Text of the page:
The recurring theme for Friday's NCAA women's Final Four in Charlotte, N.C., is, well, recurrence, with a little bit of variety thrown in.
For the first time in the 15 years the NCAA has sponsored a national women's basketball championship, the four national semifinalists -- defending champion Connecticut, Georgia, Stanford and Tennessee -- are the same as the year before.
And for the 14th time, the Southeastern Conference is represented in the Final Four, with two teams -- regular-season champion Georgia and tournament winner Tennessee -- the third time the SEC has landed half the semifinal field.
The variety is the routes the four teams took to the Charlotte Coliseum.
Perhaps the most taxing road was taken by Stanford (29-2), which had to overcome the temporary departures of coach Tara VanDerveer, who is coaching the U.S. Olympic team, and forward Kristin Folkl, who is pursuing a spot on the U.S. Olympic volleyball team.
"If someone had told me the team would return to the Final Four, it would have saved me a lot of worry," said VanDerveer, who watched the West Regional final in Seattle on Monday.
The Cardinal, which has won 23 straight, however, breezed through the Pac-10 season unbeaten, and save for a narrow overtime win over Alabama in Saturday's West semifinal, never seriously was challenged in the tournament.
In Monday's game, Stanford led Auburn by 18 early and saw that lead nearly evaporate before pulling away down the stretch, 71-57, behind 17 points from Kate Starbird.
The Huskies (34-3), the top seed in the Mideast Regional, found their road back significantly more difficult than last season.
"Last year was incredible, and the championship and the way we did it was incredible," guard Jennifer Rizzotti said. "But this year, there were so many people that doubted that we could come together as a team. Hopefully, we've got two more wins in us."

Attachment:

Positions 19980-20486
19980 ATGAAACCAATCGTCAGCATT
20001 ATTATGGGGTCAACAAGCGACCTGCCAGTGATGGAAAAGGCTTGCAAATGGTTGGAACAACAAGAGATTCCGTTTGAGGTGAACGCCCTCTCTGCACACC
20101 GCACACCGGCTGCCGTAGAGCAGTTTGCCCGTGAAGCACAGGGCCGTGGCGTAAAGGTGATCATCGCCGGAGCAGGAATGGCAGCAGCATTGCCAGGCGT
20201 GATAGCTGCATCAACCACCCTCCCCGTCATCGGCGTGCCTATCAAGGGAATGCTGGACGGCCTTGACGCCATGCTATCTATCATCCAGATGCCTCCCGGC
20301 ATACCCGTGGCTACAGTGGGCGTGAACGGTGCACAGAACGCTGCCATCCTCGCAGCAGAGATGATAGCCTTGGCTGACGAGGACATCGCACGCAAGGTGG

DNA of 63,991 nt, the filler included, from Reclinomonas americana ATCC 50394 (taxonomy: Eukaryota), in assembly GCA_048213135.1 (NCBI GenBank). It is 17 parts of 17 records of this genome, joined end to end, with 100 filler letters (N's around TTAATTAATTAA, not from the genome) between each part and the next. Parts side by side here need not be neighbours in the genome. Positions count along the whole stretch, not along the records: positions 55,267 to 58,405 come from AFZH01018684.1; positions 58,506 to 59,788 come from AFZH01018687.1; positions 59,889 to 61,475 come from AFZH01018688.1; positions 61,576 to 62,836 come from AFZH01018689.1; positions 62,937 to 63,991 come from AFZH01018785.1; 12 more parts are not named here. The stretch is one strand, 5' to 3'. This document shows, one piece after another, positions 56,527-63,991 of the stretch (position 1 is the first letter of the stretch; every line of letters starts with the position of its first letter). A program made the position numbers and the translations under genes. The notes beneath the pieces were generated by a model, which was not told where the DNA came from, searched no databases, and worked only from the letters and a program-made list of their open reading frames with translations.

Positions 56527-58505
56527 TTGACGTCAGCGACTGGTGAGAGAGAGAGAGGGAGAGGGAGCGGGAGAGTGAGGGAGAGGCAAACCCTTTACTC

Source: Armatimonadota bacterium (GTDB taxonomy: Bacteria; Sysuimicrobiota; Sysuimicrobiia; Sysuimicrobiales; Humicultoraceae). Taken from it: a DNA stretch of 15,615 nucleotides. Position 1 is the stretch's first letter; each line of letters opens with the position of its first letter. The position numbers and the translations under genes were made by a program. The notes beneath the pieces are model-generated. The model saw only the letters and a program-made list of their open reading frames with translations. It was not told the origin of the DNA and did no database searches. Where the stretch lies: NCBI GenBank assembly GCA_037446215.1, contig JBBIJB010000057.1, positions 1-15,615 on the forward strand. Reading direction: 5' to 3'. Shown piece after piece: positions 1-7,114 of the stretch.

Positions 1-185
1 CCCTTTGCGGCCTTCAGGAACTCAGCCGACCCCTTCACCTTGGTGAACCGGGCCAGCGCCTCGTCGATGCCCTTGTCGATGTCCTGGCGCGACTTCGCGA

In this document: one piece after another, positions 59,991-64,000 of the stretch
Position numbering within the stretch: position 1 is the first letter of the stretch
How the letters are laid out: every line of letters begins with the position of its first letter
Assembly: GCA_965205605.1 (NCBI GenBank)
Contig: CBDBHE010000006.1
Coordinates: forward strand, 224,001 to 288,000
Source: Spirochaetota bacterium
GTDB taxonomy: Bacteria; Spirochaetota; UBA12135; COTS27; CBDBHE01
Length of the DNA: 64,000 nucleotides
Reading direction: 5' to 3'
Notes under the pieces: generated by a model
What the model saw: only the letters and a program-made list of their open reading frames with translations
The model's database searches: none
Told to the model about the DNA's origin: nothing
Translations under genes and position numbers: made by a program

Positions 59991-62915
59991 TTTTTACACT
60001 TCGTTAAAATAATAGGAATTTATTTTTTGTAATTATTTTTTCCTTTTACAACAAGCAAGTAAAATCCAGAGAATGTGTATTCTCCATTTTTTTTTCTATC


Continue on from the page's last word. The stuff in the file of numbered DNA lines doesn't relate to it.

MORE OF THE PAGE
Connecticut, winner of 20 straight, held off a stiff challenge from third seed Vanderbilt Monday night to win, 67-57, by out-rebounding the Commodores, 51-35, and by limiting Vanderbilt's Sheri Sam, who had been averaging more than 32 points and shooting 75 percent from the field, to 16 points on 8-for-19 shooting.
Awaiting the Huskies in the first semifinal Friday will be Tennessee in a rematch of last year's championship game.
The Lady Vols (30-4) almost didn't pick up their invitation. They trailed Virginia 31-14 with 17 minutes to play in the East Regional championship. But they gritted out a berth in their record ninth Final Four with a 52-46 victory, giving them a chance to avenge not only the 70-64 title-game loss, but also a 59-53 setback to the Huskies in January that ended Tennessee's record 69-game home winning streak.
Georgia (27-4), meanwhile, played the equivalent of a national championship game in knocking out top-ranked Louisiana Tech, 90-76, in the Mideast title game, aided by a career-high 37 points from the national player of the year, guard Saudia Roundtree.
Pub Date: 3/27/96